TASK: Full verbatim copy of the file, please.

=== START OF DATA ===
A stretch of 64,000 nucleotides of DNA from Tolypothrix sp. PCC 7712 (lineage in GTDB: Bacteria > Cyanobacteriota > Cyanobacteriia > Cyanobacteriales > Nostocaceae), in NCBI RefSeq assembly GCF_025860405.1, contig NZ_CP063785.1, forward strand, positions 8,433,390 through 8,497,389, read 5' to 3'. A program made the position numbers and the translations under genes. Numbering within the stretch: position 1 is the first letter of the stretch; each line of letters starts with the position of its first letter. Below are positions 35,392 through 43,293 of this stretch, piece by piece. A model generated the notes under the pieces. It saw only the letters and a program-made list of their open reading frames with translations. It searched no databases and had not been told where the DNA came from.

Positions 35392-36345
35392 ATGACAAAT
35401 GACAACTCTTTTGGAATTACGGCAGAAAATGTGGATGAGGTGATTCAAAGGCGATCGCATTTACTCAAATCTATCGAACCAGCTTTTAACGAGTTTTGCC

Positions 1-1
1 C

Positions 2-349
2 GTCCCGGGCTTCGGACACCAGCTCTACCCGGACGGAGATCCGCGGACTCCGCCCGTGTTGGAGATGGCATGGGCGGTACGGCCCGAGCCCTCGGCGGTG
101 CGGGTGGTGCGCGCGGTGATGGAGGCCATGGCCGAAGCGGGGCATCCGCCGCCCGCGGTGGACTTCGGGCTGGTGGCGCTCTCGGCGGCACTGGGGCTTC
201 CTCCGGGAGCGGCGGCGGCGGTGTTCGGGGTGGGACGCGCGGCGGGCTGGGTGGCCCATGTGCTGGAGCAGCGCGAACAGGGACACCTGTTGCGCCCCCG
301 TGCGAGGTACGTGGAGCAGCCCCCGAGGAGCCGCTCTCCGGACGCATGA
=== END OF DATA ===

A stretch of 64,000 nucleotides of DNA from Tolypothrix sp. PCC 7712 (lineage in GTDB: Bacteria > Cyanobacteriota > Cyanobacteriia > Cyanobacteriales > Nostocaceae), in NCBI RefSeq assembly GCF_025860405.1, contig NZ_CP063785.1, forward strand, positions 8,433,390 through 8,497,389, read 5' to 3'. A program made the position numbers and the translations under genes. Numbering within the stretch: position 1 is the first letter of the stretch; each line of letters starts with the position of its first letter. Below are positions 35,392 through 43,293 of this stretch, piece by piece. A model generated the notes under the pieces. It saw only the letters and a program-made list of their open reading frames with translations. It searched no databases and had not been told where the DNA came from.

Positions 35392-36345
35392 ATGACAAAT
35401 GACAACTCTTTTGGAATTACGGCAGAAAATGTGGATGAGGTGATTCAAAGGCGATCGCATTTACTCAAATCTATCGAACCAGCTTTTAACGAGTTTTGCC

Positions 1-1
1 C

Positions 2-349
2 GTCCCGGGCTTCGGACACCAGCTCTACCCGGACGGAGATCCGCGGACTCCGCCCGTGTTGGAGATGGCATGGGCGGTACGGCCCGAGCCCTCGGCGGTG
101 CGGGTGGTGCGCGCGGTGATGGAGGCCATGGCCGAAGCGGGGCATCCGCCGCCCGCGGTGGACTTCGGGCTGGTGGCGCTCTCGGCGGCACTGGGGCTTC
201 CTCCGGGAGCGGCGGCGGCGGTGTTCGGGGTGGGACGCGCGGCGGGCTGGGTGGCCCATGTGCTGGAGCAGCGCGAACAGGGACACCTGTTGCGCCCCCG
301 TGCGAGGTACGTGGAGCAGCCCCCGAGGAGCCGCTCTCCGGACGCATGA